Cyprus’ capital controls are an “omnishambles”. If the Argentine-style “corralito” really can be lifted in seven days, the damage could be contained. But that doesn’t seem credible. Extended controls could spawn bribery, sap confidence, further crush the economy, spread contagion and ultimately lead to the country’s exit from the euro.
The lesson of capital controls elsewhere is that, once they are imposed, they are hard to remove. Iceland’s curbs are still in place five years after they started. In Argentina, they lasted a year.
There’s little reason to suppose it will be much different in Nicosia. After all, the restrictions – which limit both the amount of money people can take from their banks and the amount they can transfer abroad – have been imposed because the lenders do not have enough access to ready funds. If there’s not sufficient liquidity today, why should anybody believe there will be enough in a week, a month or even a year?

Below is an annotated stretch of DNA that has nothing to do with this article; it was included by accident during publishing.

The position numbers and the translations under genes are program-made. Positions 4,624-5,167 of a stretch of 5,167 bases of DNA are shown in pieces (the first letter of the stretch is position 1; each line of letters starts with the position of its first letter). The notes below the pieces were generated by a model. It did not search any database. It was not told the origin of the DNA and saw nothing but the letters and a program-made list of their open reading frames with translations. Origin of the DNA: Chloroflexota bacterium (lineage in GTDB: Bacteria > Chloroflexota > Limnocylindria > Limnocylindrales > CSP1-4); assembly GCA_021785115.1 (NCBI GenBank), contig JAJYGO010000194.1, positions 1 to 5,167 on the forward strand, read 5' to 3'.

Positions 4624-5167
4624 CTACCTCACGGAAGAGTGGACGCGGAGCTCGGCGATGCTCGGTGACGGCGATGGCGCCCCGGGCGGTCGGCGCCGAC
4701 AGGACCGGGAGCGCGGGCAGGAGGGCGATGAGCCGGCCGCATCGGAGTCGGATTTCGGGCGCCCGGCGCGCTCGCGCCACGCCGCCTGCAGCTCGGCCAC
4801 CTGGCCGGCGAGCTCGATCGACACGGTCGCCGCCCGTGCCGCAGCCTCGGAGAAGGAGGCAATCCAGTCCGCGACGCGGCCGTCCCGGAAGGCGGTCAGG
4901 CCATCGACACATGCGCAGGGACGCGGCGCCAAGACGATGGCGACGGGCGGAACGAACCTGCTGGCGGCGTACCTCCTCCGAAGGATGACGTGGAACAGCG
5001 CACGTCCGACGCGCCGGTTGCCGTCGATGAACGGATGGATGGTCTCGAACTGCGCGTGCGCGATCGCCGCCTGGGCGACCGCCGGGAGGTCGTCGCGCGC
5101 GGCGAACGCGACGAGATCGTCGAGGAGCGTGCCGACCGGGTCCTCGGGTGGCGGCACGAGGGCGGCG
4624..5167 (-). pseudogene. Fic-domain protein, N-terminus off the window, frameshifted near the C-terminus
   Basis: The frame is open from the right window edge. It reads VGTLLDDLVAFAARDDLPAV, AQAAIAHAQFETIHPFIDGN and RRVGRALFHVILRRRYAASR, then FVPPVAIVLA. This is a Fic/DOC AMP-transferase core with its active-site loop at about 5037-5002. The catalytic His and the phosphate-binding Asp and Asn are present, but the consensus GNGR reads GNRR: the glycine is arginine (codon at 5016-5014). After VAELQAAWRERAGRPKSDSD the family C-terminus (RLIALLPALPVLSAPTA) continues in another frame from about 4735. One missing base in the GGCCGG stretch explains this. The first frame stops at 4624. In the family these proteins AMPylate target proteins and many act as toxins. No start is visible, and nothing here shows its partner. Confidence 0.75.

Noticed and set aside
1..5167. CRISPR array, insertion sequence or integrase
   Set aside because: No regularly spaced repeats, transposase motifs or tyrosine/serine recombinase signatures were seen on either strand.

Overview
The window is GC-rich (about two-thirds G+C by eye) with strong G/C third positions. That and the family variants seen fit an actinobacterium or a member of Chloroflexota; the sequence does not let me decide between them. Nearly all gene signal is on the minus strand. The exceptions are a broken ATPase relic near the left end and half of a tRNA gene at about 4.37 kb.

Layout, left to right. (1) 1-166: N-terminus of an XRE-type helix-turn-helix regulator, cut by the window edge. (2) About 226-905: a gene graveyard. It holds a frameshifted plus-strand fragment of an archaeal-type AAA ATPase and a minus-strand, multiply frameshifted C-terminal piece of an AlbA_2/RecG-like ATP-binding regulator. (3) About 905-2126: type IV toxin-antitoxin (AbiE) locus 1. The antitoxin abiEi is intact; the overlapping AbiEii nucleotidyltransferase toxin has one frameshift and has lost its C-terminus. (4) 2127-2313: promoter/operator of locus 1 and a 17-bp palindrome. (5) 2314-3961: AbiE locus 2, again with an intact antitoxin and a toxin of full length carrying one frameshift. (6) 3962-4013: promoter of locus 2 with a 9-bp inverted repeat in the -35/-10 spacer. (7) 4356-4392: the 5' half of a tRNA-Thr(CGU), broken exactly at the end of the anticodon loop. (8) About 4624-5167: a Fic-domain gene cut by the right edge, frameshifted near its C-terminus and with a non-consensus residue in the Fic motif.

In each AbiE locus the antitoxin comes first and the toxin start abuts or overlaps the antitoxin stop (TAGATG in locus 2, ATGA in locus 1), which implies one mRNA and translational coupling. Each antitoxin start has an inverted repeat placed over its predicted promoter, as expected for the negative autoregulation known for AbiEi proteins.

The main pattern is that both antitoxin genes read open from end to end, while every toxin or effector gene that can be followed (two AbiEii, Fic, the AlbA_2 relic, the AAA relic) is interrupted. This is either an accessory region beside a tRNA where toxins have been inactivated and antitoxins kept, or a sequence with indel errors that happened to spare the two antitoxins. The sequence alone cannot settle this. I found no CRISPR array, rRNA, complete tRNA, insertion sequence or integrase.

The shambolic manner in which the restrictions have been implemented also rams home the fact that it’s unlikely they will be lifted quickly. An earlier leaked draft didn’t mention any daily limits on cash withdrawals; the final version set it at 300 euros per person. The draft said people could take 3,000 euros abroad per trip; in the end, it was cut to 1,000 euros.
A central bank spokesman said the controls would last four days; in the end it was seven, although the central bank’s own press release didn’t even mention a timetable. The tightening of the controls between the leaked draft and the final version might suggest that liquidity is in pretty short supply.